A table at the front of Maple Lake United Church held symbols of 121 years of faith as the congregation bid farewell July 17 to the little church at the corner of Hwy. 118 and Stanhope Airport Road.
Worship leader Debbie Sherwin referenced the baptismal font, communion table, pulpit and worship space marking, “the countless services… and sacraments celebrated in this place, and to bring to mind the ministers and lay minsters who have led worship.”
Council chair Larry Giles placed his hand on a front pew as a reminder of “the congregations who have gathered over the years for Sunday services, baptisms, funerals, weddings, and other celebrations that have taken place.”
There were crafts, pictures, curriculum books, CDs and Christmas pageant clothes honouring, “hundreds of students who began their Christian journeys in the place,” according to Christena Barry.
A serving bowl, coffee carafe, tea towel and Bible symbolized the contributions of United Church Women who brought food, education, shared work, laughter, talk and fellowship, said Shirley Johnston.
A hymnbook and choir gown spoke to the music ministry, Deloris Bailey noted. Looking on was Kathleen Owens, the church’s organist for more than 60 years.
And a hammer, drills bits, and handsaw were representative of those who toiled to maintain the building, Albert Carpenter said.
Rev. Max Ward kicked off of a more informal trip down memory lane when he shared how the congregation used to gather downstairs, since it was easier to heat, for a potluck supper followed by song. At the time his daughter was an infant. She is now 18. He recalled how when they sang the hymn Bringing in the Sheaves, she thought the words were bringing in the cheese.
Ward said the church had not only had an impact on Stanhope, but the country and indeed the world through its ministry. He acknowledged the congregation’s “swirl of emotions.”
A congregation member since childhood, Delores Sawyer Bailey, recollected the annual summer trip to the cottage.
Driving from the GTA with her family, she and her siblings would look for the familiar landmarks on the drive. The last was “the little white church” on the corner as they made their way to her grandparents’ farm.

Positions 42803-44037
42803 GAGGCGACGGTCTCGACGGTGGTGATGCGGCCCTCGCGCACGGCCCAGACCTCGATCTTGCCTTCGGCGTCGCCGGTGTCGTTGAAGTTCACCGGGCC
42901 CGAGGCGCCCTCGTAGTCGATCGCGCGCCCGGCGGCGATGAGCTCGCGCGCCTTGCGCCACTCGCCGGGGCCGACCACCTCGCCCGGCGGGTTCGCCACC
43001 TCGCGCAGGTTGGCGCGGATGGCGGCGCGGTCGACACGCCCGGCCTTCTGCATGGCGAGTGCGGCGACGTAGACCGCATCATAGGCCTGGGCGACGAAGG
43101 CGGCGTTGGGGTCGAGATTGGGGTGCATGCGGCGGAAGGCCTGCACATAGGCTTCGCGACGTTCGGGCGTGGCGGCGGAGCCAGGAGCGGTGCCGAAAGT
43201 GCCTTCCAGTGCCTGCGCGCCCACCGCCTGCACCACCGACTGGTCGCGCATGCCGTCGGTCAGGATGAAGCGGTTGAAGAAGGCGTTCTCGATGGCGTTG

She first went inside the church when she was eight for Grandma Sawyer’s funeral. When she was 10, her parents moved to Maple Lake. And while her mom and dad didn’t attend church, she went to Sunday school.
“As I sit in the pew on Sundays, I think of all the families, past and present, who have contributed to building and maintaining Maple Lake United Church. It was important for them to have a place to worship. It probably never crossed their minds that 100 years later their descendants would be worshiping in the same place.
“If the walls could talk, I would love to hear of the baptisms, weddings, and funerals that have taken place over the years, as well as the celebrations of Christmas and Easter.”
Commenting on the closing, she added, “like our ancestors, who worked so hard to build this church, they never knew how the story would end, but they had faith. Only God knows the beginning and the end of every story. Here we are 121 years later, and like our ancestors, we must put our faith in God and remember the many Bible teachings we learned in the little white church on the corner at Maple Lake. “
Sherwin told the full church on a hot summer’s afternoon, “We come together with so many good and treasured memories, but with a strong sense of grief at saying farewell to this hallowed place. We come together, also, with great hope for continuing our life of faith at Highlands Hills United Church in Minden.”